GET UP TO SPEED
This week’s summit of NATO foreign ministers featured the release of an internal report on what it can do to stay relevant over the next decade. The study comes as the Alliance aims to recover from the drift of the Trump era and grapple with new challenges from Russia and China. As it happens, the Atlantic Council recently completed its own deep dive into big ideas to reimagine the Alliance, many of which get traction in the report. That project was headed by Chris Skaluba, who handled NATO policy during his tenure in the Defense Department. We spoke with him about NATO’s efforts to adapt.
Today’s expert reaction courtesy of
- Chris Skaluba: Former senior Defense Department official and director of the Scowcroft Center’s Transatlantic Security Initiative
WHY THE REPORT MATTERS
- It’s a lot to wade through—Chris calls the report’s whopping 138 recommendations “classic NATO”—but he thinks the timing is right. “It lands forcefully at the sunset of the Trump era, to which in some ways it was meant as a response,” he tells us. He finds the study “equally credible in its strategic sensibility and specific recommendations,” amounting to “a roadmap for a revised NATO grand strategy,” which “you can expect the Secretary General to call for after digesting the report’s findings.”
- Chris thinks the study will give President-elect Biden and his team compelling arguments to support what he sees as their “inclination to re-situate NATO as the foundation of American security policy and as the most critical institution for the transatlantic relationship.”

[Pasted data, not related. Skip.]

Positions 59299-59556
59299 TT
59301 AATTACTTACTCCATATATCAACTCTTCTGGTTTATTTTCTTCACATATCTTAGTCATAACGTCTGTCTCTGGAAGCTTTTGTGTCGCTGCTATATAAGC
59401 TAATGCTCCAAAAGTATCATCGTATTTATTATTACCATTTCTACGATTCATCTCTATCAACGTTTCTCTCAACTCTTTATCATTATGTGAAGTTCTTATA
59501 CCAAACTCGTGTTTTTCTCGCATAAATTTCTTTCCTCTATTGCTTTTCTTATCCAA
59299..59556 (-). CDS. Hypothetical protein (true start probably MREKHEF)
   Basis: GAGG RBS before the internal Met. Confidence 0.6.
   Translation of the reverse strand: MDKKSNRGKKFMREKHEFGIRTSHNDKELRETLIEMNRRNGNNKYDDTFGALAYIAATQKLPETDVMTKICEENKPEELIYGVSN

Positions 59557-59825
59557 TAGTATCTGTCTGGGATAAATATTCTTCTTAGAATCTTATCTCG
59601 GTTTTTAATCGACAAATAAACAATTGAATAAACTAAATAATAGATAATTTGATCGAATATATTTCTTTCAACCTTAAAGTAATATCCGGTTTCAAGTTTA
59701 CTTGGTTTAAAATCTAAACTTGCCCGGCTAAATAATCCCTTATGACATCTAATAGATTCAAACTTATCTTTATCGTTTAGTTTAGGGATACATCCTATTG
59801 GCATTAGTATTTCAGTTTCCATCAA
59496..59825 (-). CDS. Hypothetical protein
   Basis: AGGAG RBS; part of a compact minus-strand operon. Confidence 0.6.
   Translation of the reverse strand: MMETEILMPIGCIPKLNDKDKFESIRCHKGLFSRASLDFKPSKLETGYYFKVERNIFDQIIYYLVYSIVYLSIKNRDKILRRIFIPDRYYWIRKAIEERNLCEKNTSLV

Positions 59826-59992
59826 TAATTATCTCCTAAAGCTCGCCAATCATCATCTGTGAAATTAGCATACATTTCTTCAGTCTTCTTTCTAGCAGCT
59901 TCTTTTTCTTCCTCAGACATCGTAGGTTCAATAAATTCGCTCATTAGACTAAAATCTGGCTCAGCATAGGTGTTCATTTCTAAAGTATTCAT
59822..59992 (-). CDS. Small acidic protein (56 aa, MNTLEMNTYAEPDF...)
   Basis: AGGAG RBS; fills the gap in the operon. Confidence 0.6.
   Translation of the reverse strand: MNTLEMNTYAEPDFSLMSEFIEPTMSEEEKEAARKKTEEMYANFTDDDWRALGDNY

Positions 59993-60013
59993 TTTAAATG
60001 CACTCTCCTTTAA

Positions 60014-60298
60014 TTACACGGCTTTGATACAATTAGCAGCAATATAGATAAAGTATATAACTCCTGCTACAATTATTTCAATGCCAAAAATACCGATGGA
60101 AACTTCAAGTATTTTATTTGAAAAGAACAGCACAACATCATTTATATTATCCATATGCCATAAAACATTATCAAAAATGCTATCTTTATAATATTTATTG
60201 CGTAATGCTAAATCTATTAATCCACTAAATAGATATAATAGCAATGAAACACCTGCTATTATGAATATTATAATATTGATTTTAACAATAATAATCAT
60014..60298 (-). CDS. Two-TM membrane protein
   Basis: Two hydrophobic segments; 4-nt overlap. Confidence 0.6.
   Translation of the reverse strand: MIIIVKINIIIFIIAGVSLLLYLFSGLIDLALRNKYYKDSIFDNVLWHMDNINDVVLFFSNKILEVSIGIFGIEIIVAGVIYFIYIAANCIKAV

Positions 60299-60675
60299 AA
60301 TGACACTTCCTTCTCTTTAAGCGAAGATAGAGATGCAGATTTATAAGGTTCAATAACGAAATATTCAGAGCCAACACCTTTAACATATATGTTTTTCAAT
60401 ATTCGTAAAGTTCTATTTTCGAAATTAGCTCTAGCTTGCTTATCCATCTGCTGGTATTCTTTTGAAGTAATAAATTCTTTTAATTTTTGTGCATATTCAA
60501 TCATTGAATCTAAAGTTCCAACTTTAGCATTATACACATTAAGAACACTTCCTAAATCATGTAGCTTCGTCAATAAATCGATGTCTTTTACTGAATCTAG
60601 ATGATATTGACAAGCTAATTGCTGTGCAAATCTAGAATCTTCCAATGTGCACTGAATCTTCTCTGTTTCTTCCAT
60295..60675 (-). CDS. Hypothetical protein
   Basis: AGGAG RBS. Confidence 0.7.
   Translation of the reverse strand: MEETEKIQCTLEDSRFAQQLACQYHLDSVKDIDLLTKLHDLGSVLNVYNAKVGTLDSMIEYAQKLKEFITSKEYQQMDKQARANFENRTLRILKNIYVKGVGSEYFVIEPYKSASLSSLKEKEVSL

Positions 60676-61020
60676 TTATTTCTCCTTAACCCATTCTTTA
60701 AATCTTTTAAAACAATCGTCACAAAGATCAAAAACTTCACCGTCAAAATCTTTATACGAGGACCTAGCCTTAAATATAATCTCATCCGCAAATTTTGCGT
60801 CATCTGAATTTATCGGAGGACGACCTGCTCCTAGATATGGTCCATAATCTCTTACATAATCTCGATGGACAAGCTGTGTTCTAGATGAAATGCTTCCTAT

- Among the findings of the report that he highlighted: keeping up pressure on Russia while looking for avenues for dialogue, making counterterrorism central to the way the Alliance operates, treating climate change as a security challenge, and infusing competition with China into NATO’s mission.
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THE TRANSATLANTIC ALLIANCE PIVOTS TO CHINA
- One of the more surprising aspects of the report, Chris says, “is the prominence of the discussion and the detailed recommendations with respect to China. That the report was adopted by consensus” of the study group’s members and that “China is featured so clearly marks a shift in European thinking toward a belief that NATO and its individual allies have a part to play in addressing China’s rise.” This would be a pivot for NATO—one that mirrors evolving views on China in Western capitals. Within the Alliance, Chris notes, “concerns about China are accelerating.”
WHAT TO WATCH NEXT WITH THE BIDEN ADMINISTRATION
- Chris says that Joe Biden “intuitively understands NATO’s utility and potential,” but the question “is whether he wants NATO to stay focused on deterrence of Russia and security of the Euro-Atlantic area or whether he will enlist the Alliance and its members to play a more expansive role, especially vis-à-vis China.”
- Biden’s willingness to take the report up on its idea that NATO can play “a more prominent role in political dialogue for global security concerns,” Chris adds, will “be a measure of NATO’s centrality to Biden’s foreign policy.”
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